WASHINGTON — Democrats and Republicans are working to reach a deal to extend Bush-era tax cuts that expire at the end of the year, but neither side is budging as negotiations begin in earnest.
Even as they talk, House leaders are planning to hold a politically charged vote Thursday to extend middle-class tax cuts while letting taxes for the wealthy rise.
The bill, even if it passes the House, stands no chance in the Senate. Nevertheless, Senate Majority Leader Harry Reid, D-Nev., said he is considering holding a similar vote.
"House Democrats have long supported extending the tax cuts for America's middle class," House Speaker Nancy Pelosi said. "Democrats continue to have concerns about the impact on the deficit of giving a tax cut to the nation's wealthiest 2 percent."
President Barack Obama met with congressional leaders from both parties Tuesday at the White House to discuss taxes and other issues. Republicans and Democrats said it was a cordial, productive meeting. But both sides emerged with the same stances on tax cuts, a pending nuclear treaty with Russia and other pressing matters.
They agreed to appoint a bipartisan working group to discuss the tax cuts. The four lawmakers and two administration members won't have much time to come up with a deal to prevent sweeping tax increases that would hit taxpayers at every income level. The first meeting is Wednesday.
White House press secretary Robert Gibbs said Budget Director Jack Lew was going to Capitol Hill Wednesday, saying that Obama "believes we can find common ground." Gibbs said both sides on this dispute have a responsibility "to figure this out by the end of the year."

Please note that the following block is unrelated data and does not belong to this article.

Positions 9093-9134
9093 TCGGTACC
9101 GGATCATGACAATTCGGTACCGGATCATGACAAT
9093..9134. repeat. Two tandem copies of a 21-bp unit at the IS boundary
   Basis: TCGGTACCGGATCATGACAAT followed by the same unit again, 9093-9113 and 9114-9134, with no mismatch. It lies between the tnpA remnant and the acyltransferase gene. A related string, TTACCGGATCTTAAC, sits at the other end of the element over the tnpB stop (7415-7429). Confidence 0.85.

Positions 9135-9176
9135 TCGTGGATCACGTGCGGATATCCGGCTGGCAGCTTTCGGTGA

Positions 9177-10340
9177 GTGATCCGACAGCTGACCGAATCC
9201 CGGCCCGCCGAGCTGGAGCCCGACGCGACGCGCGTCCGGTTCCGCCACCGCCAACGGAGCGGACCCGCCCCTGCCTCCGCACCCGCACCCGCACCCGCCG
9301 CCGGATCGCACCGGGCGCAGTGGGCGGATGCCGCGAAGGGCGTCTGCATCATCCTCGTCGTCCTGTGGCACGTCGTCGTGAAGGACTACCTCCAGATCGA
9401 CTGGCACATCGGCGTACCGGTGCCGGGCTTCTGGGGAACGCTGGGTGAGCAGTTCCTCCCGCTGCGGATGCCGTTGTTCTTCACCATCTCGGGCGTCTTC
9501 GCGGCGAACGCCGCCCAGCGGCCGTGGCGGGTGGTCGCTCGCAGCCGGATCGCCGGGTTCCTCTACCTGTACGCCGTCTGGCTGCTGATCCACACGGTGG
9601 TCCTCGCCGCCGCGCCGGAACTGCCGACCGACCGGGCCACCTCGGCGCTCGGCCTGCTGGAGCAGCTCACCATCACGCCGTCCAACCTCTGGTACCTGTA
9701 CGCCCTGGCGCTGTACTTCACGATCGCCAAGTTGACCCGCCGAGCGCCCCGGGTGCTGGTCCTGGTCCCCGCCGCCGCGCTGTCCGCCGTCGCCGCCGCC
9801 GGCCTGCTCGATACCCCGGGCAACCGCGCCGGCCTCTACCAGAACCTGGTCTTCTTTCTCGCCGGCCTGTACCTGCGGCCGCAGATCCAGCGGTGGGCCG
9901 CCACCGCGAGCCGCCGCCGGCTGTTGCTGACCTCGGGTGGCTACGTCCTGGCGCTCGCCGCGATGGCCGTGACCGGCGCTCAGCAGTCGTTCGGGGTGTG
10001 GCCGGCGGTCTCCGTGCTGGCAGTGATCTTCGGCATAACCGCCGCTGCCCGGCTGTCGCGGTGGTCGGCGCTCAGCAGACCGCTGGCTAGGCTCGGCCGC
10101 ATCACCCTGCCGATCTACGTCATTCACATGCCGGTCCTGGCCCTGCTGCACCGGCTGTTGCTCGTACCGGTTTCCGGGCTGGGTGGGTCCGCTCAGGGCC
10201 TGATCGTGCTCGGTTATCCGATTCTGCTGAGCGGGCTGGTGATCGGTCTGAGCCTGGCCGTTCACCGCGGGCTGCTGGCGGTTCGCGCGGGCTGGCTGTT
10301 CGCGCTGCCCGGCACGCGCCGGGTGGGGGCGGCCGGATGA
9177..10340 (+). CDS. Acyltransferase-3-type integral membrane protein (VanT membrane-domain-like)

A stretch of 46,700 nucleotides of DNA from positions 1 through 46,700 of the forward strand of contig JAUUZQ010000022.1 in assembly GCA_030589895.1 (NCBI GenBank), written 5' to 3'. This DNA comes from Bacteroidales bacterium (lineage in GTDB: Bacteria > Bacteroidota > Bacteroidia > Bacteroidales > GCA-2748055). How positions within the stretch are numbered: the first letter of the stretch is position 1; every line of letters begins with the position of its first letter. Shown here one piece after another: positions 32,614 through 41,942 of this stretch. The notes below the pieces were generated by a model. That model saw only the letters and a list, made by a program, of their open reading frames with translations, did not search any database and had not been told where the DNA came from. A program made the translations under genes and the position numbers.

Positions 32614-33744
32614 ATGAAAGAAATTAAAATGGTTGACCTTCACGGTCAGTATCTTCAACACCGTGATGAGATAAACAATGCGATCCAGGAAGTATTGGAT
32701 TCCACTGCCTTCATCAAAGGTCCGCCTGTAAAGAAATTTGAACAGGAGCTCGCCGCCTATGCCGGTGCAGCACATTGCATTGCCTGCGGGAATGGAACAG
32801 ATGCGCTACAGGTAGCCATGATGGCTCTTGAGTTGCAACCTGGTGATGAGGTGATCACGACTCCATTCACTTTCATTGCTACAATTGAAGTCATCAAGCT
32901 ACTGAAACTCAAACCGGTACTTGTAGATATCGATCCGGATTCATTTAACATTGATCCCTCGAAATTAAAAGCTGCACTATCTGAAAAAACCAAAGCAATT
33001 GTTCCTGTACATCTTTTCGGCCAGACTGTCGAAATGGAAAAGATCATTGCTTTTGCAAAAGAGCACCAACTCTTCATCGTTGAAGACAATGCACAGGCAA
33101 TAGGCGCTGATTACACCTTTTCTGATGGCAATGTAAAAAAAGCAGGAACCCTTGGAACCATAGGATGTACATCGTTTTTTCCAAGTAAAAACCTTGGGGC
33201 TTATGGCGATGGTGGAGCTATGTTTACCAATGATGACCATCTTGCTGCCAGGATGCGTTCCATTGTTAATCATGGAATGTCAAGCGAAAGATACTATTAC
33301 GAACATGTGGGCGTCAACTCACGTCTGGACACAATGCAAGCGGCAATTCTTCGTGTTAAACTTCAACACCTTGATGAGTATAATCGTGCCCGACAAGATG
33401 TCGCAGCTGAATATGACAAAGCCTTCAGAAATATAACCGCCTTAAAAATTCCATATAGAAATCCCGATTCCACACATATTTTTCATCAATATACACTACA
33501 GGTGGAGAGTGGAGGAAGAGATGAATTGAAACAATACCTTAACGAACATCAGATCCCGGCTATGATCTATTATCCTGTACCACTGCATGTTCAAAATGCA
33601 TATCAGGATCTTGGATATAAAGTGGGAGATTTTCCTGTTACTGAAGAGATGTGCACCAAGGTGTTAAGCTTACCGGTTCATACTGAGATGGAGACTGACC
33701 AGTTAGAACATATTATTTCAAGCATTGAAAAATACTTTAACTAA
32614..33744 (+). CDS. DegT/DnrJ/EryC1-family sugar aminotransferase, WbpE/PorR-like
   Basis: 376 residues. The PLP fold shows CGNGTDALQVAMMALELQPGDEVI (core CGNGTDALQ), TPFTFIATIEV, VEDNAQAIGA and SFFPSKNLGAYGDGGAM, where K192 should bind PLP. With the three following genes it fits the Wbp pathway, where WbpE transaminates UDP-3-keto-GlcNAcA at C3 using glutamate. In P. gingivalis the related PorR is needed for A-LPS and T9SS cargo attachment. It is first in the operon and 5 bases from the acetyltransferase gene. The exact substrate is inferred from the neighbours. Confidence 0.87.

Appearing on morning network news shows, the spokesman also said he's confident that Obama can win Senate ratification of the New START nuclear pact before Christmas, saying Republicans increasingly are moving in the direction of supporting the treaty.
Obama and Democratic leaders in Congress want to extend tax cuts for individuals making less than $200,000 and married couples making less than $250,000. Republicans and some rank-and-file Democrats want to extend the tax cuts for everyone.
Obama signaled he was ready to compromise after elections in which Republicans won control of the House and gained seats in the Senate. But the president has yet to make a detailed proposal.
Senate Republicans, meanwhile, said they intend to block action on all Democratic-backed legislation until the Senate votes to the fund the government and prevent the looming tax increases, according to a letter to Reid signed by all 42 Senate Republicans.
If carried out, that strategy could doom Democratic-backed attempts to end the Pentagon's practice of discharging openly gay members of the military service and give legal status to young illegal immigrants who join the military or attend college.
Reid has made both measures a priority as Democrats attempt to enact legislation long sought by groups that supported them in the recent midterm elections.
Republicans have little incentive to make major concessions in December, considering their power on Capitol Hill will greatly increase in January. Democrats still control both chambers until the end of the year, but they need Republican votes in the Senate to pass a tax bill.
"If President Obama and Democratic leaders come up with a plan in the lame-duck session to cut spending and stop all the tax hikes, they can expect a positive response from Republicans," said House Republican leader John Boehner of Ohio, who is in line to become the new speaker in January. "If the lame-duck Congress is unable or unwilling to act, the new House majority will in January."
The president appointed Treasury Secretary Timothy Geithner and Budget Director Jacob Lew to the tax negotiating group. Rep. Dave Camp of Michigan, the top Republican on the House Ways and Means Committee, will represent House Republicans and Rep. Chris Van Hollen of Maryland will represent House Democrats. Sen. Max Baucus of Montana, chairman of the Senate Finance Committee, will represent Senate Democrats; Sen. Jon Kyl of Arizona, the second ranking GOP leader in the Senate, will represent Senate Republicans.
Gibbs appeared on ABC's "Good Morning America," CBS's "The Early Show," and NBC's "Today" program.